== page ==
At Work: Finance and IT - IT intelligence

Robin Fisk reveals what a little bit of XML can do.

An IT manager once had a dream - that he could install a single software application that would take care of everything: customer relationship management, fundraising, accounting and website and project management.

There would be only one system to support, one supplier to pay.

It's still a dream, and one unlikely to come true. No one software package can meet the huge range of challenges that today's organisations face.

The key is integration, not hoping for the monolithic solution.

Meanwhile, charities struggle with a host of different contact databases, let alone the effort required to keep them up to date. The accounting software (or perhaps the accounts department) won't talk to anything, and the website is busy collecting contact names in a world of its own.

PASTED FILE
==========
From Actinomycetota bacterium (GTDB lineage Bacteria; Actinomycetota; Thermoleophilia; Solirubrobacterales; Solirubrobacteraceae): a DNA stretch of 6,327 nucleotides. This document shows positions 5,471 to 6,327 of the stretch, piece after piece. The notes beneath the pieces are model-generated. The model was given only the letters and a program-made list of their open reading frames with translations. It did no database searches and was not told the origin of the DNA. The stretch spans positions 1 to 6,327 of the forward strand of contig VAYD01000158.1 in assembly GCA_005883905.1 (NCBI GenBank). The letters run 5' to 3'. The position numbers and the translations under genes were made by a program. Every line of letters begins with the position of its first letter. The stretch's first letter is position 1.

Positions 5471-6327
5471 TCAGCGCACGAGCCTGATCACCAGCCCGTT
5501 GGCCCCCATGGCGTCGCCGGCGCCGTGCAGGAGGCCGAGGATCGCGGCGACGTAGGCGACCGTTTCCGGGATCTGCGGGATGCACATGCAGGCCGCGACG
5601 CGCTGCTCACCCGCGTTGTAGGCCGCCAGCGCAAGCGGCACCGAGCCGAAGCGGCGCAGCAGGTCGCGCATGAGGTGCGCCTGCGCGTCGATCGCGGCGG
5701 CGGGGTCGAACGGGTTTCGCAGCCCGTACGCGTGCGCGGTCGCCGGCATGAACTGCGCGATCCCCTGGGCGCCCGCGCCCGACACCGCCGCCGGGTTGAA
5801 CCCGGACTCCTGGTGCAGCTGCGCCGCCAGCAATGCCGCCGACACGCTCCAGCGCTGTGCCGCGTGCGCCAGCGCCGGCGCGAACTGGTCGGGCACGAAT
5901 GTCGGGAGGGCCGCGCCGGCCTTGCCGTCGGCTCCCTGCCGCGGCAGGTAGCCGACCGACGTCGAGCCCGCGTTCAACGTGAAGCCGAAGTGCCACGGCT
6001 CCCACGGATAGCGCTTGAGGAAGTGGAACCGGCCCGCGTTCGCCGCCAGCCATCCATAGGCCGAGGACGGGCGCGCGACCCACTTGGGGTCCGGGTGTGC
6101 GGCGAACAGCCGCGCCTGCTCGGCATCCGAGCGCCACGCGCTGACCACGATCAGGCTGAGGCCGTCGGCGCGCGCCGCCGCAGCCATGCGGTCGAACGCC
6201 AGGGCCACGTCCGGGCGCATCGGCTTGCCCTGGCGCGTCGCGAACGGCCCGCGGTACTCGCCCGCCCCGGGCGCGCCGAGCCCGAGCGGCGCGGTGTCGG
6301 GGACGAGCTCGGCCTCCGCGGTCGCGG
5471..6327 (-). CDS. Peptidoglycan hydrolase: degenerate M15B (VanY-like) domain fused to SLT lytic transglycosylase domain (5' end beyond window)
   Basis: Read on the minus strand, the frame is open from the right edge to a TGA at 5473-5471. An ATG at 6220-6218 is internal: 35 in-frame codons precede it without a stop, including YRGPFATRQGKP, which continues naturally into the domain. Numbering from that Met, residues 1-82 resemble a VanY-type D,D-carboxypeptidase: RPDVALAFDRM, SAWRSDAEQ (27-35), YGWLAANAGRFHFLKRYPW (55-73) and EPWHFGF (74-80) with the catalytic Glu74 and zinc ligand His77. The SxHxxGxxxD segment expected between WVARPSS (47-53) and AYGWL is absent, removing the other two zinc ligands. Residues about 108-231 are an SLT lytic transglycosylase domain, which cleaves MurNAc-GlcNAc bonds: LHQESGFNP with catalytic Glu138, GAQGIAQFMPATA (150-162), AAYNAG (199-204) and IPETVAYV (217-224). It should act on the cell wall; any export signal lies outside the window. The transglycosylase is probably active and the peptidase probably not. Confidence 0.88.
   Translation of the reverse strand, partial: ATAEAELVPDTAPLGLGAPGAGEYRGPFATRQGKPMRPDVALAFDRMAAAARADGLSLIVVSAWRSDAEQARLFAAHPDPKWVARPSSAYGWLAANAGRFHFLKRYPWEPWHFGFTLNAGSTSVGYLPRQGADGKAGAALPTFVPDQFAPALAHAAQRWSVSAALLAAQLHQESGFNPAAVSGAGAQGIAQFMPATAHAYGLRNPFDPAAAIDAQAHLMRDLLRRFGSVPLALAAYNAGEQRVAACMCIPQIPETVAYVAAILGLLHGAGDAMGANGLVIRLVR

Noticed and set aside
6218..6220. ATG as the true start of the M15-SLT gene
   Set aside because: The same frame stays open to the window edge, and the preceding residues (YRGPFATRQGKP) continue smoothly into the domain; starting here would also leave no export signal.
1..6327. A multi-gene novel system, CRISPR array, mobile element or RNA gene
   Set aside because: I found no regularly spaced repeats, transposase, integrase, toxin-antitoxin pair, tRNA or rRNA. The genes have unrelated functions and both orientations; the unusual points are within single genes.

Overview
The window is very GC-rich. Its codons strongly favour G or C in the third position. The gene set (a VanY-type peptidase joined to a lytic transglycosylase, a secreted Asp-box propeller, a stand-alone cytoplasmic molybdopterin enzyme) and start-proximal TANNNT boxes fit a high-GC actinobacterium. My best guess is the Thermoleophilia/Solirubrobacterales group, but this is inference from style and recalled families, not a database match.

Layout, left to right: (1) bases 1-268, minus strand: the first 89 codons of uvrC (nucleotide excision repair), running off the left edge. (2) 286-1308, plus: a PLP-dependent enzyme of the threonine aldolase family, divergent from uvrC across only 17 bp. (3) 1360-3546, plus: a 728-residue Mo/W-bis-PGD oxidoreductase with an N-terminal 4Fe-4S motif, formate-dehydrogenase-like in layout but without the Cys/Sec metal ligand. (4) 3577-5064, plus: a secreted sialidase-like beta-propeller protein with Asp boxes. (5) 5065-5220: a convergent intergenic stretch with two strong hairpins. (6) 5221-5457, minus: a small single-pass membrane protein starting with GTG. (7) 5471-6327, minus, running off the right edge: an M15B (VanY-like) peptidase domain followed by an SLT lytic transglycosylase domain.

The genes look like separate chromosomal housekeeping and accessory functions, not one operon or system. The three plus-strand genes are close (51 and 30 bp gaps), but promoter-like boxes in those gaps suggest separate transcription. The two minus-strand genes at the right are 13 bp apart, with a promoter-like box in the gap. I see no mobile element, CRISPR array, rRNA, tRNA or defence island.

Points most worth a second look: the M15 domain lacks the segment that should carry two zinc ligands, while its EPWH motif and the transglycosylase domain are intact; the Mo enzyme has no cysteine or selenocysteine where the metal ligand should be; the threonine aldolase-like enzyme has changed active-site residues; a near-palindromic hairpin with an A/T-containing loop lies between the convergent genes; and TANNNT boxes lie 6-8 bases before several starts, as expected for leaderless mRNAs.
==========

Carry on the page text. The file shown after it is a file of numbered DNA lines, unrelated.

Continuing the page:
Before long, the organisation won't know who its supporters are and the IT manager will disappear with long-term stress.

So if the dream is unattainable, do we just have to learn to live with the mess? Thankfully not: the IT industry has an answer, and it is called XML (extensible markup language). It's not all-singing, all-dancing software; it's simply a common standard for describing and sharing data between different software applications that have XML web services capabilities, even if they are from different stables. Software can stick to what it's good at and talk to other software when it needs to. It means, for example, your website can instantly and securely call on the data in your back-office customer relationship management system: a user's credentials can be validated at log-in using the latest information from the back office system, and the user could be welcomed with a personal message.

Progressive charities are already joining up their systems in this way and reaping the benefits. An XML-enabled CRM application and a little work on your website could turn an integration nightmare into a dream.

- Robin Fisk is managing director of software company Fisk Brett.

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